Regular readers of this blog will know that mental health is now a huge part of the environment for smoking and health in Scotland.
At least one third of tobacco used in the UK is by people with mental health issues, and while they are as likely to want to quit, smoking rates remain high in this group and are not declining as fast as in the wider population.
The resulting harm and inequality these people experience demands that action to support people with mental health issues acknowledges smoking as part of the problems they face. This is why ASH Scotland pushed for the new mental health strategy to include firm commitments on smoking and mental health, and why we welcomed the strategy’s actual commitment to do so.
Of particular merit is the strategy ambition:
“That the rate of smoking amongst people with a diagnosed mental health problem
should decline at the same rate as the rate for the general population.”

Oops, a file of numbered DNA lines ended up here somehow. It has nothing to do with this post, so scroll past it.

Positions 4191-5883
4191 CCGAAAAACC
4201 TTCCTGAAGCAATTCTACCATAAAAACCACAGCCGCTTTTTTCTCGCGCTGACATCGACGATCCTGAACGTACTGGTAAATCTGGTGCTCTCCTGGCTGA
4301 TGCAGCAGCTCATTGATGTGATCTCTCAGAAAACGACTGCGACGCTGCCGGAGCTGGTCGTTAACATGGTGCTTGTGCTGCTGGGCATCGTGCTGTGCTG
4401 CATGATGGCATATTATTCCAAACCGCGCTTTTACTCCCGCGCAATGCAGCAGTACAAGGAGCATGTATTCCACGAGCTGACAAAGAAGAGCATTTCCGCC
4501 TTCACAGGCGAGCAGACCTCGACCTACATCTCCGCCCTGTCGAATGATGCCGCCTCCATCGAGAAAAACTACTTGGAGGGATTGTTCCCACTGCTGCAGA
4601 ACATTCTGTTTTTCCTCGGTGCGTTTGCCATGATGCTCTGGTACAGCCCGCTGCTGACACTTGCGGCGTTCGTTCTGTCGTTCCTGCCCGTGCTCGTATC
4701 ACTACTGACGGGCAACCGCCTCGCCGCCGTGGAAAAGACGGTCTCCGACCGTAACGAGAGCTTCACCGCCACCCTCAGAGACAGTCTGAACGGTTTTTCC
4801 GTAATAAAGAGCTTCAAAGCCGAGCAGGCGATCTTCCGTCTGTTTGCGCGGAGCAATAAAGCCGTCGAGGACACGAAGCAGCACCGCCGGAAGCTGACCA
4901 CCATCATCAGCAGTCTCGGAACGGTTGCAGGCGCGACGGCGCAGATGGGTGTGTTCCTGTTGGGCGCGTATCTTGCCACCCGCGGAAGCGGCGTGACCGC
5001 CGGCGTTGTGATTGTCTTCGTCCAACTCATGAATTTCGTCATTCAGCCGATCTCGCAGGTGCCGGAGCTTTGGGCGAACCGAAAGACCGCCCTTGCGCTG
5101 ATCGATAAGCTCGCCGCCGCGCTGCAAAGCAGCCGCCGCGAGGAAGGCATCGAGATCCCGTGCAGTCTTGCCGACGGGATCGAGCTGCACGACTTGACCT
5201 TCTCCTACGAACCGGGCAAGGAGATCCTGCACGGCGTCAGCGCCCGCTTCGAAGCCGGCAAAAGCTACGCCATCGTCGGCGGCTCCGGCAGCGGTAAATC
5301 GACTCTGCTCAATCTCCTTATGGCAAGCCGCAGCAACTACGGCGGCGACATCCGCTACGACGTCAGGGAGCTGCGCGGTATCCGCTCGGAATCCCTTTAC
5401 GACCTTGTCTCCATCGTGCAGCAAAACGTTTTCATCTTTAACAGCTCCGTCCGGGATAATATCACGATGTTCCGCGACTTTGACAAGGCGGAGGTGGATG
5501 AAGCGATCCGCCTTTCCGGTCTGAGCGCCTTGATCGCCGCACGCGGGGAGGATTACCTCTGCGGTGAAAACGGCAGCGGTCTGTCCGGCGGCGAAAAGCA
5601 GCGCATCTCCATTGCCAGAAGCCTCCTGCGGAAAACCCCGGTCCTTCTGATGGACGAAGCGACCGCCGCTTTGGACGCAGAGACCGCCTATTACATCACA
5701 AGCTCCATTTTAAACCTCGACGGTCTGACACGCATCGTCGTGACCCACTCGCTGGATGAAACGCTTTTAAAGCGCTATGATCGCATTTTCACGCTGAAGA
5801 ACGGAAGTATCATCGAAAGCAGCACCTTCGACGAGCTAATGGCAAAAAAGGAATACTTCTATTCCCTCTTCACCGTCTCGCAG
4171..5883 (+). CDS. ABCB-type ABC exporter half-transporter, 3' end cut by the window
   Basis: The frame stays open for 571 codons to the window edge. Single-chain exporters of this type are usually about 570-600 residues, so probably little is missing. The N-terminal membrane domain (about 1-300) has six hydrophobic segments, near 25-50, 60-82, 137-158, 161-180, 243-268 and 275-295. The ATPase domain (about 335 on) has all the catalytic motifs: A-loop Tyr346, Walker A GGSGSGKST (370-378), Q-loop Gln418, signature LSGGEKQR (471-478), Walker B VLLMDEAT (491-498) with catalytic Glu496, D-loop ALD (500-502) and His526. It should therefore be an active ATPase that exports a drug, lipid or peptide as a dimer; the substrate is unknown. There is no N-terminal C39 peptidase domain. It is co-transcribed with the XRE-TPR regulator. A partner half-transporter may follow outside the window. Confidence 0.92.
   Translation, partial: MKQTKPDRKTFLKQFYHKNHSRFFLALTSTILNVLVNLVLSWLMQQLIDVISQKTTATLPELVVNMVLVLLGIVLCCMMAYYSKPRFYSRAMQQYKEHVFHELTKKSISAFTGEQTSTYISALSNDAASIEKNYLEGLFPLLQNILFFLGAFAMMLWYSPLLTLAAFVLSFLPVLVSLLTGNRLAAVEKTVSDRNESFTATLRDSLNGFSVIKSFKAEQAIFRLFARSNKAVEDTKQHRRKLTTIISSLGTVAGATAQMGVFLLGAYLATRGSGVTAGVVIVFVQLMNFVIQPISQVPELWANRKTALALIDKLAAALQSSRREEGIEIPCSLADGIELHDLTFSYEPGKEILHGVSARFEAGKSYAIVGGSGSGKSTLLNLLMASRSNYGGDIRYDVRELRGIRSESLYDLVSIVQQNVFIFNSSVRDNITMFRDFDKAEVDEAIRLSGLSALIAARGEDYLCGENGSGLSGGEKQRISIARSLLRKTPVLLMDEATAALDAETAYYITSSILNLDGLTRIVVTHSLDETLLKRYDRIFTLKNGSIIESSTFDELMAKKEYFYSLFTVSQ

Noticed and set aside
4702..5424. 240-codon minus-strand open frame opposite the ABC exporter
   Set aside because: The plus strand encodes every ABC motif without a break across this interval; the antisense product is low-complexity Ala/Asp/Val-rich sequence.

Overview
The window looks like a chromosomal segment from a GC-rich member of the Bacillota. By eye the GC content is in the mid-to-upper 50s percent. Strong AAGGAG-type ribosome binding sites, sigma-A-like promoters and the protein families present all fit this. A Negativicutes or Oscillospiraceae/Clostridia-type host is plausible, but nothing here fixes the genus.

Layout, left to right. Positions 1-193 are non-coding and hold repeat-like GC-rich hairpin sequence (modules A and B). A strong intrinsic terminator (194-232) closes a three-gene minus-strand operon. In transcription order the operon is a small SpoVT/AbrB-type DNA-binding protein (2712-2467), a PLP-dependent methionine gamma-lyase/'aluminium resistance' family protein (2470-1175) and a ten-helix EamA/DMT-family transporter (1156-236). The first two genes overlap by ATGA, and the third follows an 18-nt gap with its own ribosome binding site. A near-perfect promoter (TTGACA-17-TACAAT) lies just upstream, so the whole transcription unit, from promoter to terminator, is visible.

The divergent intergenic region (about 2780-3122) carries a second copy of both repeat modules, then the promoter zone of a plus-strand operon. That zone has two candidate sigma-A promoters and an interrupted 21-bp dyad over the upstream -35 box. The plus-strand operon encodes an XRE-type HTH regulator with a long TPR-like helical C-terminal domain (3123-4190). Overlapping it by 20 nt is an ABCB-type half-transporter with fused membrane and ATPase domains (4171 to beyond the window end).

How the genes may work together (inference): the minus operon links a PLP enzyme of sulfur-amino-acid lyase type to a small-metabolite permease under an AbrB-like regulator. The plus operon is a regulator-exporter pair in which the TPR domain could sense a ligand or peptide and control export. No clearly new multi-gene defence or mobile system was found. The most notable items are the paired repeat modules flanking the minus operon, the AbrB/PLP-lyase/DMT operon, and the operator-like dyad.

This is morally right, but to be achieved in practice it will require some means of recording smoking rates amongst people with mental health issues in Scotland, which does not currently happen.
It will then need practical support to stop smoking, and find less harmful coping mechanisms, to be integrated across mental health services. This makes the second piece of good news particularly timely.
Our new guidance for community based mental health services was launched in late March. The culmination of the first phase of our IMPACT project, the guidance document is an excellent new resource providing the information, suggestions and action framework for staff to help individuals who want to stop smoking. We have now been awarded a Scottish Government grant to continue this work for a further year, supporting implementation by services across Edinburgh and Lothians.
Knowing that smoking harms mental health as well as physical health, and that most smokers in this group want to stop, we’re relishing the chance to get out and do something about that.